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jaxjagman

Tn Valley Severe Weather

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Since 1950 the State of TN has only had 6 EF 3+ tornadoes and 2 EF4+ tornadoes.

This- while not impossible - double digit snowfalls would be a more common occurrence.

That doesn't mean that we won't see such an event but I wouldn't bet the house on it either.

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Just now, mempho said:

Since 1950 the State of TN has only had 6 EF 3+ tornadoes and 2 EF4+ tornadoes.

This- while not impossible - double digit snowfalls would be a more common occurrence.

That doesn't mean that we won't see such an event but I wouldn't bet the house on it either.

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Only been one EF-5,Lawrenceburg

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Convection of this system seemed to lag behind the main line.We've had thunder now for almost 45 min recently after that main squall  passed,every model did a poor job with the mesoscales in our parts

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8 minutes ago, jaxjagman said:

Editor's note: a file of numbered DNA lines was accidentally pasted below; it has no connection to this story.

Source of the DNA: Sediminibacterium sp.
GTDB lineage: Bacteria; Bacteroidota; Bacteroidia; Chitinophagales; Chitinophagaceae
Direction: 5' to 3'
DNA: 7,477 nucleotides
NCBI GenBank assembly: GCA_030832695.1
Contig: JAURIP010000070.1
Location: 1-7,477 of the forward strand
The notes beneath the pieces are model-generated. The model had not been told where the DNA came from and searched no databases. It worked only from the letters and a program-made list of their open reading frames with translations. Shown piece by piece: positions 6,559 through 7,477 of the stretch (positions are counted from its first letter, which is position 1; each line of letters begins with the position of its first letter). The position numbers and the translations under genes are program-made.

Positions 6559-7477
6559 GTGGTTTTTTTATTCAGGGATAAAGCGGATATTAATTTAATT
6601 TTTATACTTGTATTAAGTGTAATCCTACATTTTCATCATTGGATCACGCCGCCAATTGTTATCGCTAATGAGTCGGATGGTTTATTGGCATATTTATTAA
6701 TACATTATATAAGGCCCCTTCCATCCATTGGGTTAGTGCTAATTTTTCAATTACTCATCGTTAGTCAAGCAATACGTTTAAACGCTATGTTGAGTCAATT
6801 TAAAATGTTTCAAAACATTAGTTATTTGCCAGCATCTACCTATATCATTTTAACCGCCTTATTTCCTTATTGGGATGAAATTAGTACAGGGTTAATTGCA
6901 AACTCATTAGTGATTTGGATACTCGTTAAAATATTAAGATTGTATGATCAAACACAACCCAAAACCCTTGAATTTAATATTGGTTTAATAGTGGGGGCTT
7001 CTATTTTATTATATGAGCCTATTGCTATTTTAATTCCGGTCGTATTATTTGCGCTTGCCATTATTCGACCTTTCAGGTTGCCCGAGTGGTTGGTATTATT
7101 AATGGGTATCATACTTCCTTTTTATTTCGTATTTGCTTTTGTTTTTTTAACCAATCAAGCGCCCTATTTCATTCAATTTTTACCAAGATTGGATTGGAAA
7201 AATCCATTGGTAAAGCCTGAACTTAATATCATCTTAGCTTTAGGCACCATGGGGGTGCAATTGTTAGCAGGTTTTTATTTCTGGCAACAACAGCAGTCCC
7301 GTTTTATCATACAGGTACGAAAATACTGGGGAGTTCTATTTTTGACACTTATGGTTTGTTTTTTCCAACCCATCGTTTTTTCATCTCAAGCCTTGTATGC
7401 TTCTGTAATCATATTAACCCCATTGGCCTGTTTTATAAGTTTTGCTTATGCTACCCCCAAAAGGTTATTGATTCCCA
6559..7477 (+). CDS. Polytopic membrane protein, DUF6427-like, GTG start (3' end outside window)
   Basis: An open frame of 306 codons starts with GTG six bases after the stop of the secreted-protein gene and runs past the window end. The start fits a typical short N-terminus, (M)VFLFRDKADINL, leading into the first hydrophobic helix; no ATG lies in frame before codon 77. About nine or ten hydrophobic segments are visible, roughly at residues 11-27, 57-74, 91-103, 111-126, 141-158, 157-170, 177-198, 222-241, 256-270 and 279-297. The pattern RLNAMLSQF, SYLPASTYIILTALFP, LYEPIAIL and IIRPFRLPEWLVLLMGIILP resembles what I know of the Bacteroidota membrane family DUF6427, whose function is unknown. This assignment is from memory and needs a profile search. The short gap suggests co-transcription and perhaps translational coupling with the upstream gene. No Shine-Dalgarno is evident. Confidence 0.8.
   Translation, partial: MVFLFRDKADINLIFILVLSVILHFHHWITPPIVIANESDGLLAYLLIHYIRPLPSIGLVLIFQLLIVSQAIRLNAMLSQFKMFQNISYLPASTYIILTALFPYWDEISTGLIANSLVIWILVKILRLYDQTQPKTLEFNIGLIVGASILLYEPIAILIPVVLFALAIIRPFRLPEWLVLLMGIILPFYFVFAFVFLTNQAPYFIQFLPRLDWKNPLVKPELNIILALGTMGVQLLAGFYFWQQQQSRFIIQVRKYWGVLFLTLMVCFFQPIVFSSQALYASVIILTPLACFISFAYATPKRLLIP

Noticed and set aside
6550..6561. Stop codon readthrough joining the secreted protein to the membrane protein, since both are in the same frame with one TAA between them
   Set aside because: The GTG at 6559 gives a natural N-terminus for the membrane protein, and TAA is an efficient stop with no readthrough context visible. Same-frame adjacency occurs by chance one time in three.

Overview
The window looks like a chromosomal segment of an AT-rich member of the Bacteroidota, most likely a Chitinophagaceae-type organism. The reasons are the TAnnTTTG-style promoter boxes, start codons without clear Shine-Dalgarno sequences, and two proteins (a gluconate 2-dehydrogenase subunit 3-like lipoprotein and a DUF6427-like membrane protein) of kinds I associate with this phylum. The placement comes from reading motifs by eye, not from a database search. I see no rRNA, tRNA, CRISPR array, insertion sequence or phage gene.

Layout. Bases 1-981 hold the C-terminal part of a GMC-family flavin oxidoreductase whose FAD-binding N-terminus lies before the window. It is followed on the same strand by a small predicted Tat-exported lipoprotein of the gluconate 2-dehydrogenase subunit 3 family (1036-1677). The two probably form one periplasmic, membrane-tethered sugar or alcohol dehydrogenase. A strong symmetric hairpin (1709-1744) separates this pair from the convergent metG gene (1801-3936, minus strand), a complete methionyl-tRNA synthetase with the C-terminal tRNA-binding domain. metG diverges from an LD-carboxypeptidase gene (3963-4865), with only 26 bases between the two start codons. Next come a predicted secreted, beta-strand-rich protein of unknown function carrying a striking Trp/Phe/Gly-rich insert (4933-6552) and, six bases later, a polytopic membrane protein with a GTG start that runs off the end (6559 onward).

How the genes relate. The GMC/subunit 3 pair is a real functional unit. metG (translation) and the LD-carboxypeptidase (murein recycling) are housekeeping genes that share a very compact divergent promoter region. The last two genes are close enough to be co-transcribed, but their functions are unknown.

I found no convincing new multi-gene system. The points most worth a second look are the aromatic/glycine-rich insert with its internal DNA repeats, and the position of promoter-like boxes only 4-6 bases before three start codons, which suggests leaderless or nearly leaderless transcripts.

Convection of this system seemed to lag behind the main line.We've had thunder now for almost 45 min recently after that main squall  passed,every model did a poor job with the mesoscales in our parts

I didnt word that right,it was after about 45 min to an hr the convection started after the squall passed.I went back and looked at the K-Index on all the models there shouldn't have beeen much of any post convection,its still lightning and thunder here

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18 hours ago, mempho said:

Since 1950 the State of TN has only had 6 EF 3+ tornadoes and 2 EF4+ tornadoes.

This- while not impossible - double digit snowfalls would be a more common occurrence.

That doesn't mean that we won't see such an event but I wouldn't bet the house on it either.

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That can't be right. There were at least that many F4+ in the state on April 16, 1998 alone, plus several E/F3+ on days like Veteran's Day 2002, May 4, 2003, Super Tuesday 2008, and April 27, 2011.

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2 hours ago, CheeselandSkies said:

That can't be right. There were at least that many F4+ in the state on April 16, 1998 alone, plus several E/F3+ on days like Veteran's Day 2002, May 4, 2003, Super Tuesday 2008, and April 27, 2011.

There have been 92 F3, 32 F4 and 3 F5 in Tennessee. 

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20 minutes ago, John1122 said:

There have been 92 F3, 32 F4 and 3 F5 in Tennessee.